A hacker does for love what others would not do for money.
The word hack has many connotations. A "good hack" makes the best of the situation of the moment, using whatever resources are at hand. An "ugly hack" approaches the situation in the most obscure and least understandable way, although many "good hacks" may also appear unintelligible to the uninitiated.
The effectiveness of a hack is generally measured by its ability to solve a particular technical problem, inversely proportional to the amount of human effort involved in getting the hack running. Some hacks are scalable and some are even sustainable. The longest running and most generally accepted hacks become standards and cause many more hacks to be invented. A good hack lasts until a better hack comes along.
A hack reveals the interface between the abstract and wonderfully complex mind of the designer, and the indisputable and vulgar experience of human needs. Sometimes, hacks may be ugly and only exist because someone had an itch that needed scratching. To the engineer, a hack is the ultimate expression of the Do-It-Yourself sentiment: no one understands how a hack came to be better than the person who felt compelled to solve the problem in the first place. If a person with a bent for problem solving thinks a given hack is ugly, then they are almost always irresistibly motivated to go one better — and hack the hack, something that we encourage the readers of this book to do.
In the end, even the most capable server, with the most RAM and running the fastest (and most free) operating system on the planet, is still just a fancy back-scratcher fixing the itch of the moment, until a better, faster and cheaper back-scratcher is required.
Where does all of this pseudo-philosophical rambling get you? Hopefully, this background will give you some idea of the mindset that prompted the compiling of this collection of solutions that we call Linux Server Hacks. Some are short and simple, while some are quite complex. All of these hacks are designed to solve a particular technical problem that the designer simply couldn't let go without "scratching." I hope that some of them will be directly applicable to an "itch" or two that you may have felt yourself as a new or experienced administrator of Linux servers.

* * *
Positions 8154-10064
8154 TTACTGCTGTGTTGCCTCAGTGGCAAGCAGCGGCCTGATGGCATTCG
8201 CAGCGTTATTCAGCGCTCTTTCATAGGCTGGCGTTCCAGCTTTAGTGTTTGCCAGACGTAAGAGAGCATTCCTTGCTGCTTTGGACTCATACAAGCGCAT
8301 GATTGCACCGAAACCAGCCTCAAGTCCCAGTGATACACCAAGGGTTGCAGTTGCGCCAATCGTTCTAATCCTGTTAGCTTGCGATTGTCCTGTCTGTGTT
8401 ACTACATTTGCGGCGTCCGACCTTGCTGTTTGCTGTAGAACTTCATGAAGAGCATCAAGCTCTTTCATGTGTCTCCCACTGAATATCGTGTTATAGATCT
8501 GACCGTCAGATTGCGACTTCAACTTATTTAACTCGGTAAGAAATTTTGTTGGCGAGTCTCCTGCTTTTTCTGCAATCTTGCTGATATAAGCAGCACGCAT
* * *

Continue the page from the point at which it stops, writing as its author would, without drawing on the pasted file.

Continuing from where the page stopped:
A competent sysadmin must be a jack-of-all-trades. To be truly effective, you'll need to be able to handle every problem the system throws at you, from power on to halt. To assist you in the time in between, I present this collection of time-saving and novel approaches to daily administrative tasks.
Server Basics begins by looking at some of the most common sorts of tasks that admins encounter: manipulating the boot process, effectively working with the command line, automating common tasks, watching (and regulating) how system resources are used, and tuning various pieces of the Linux kernel to make everything run more efficiently. This isn't an introduction to system administration but a look at some very effective and non-obvious techniques that even seasoned sysadmins may have overlooked.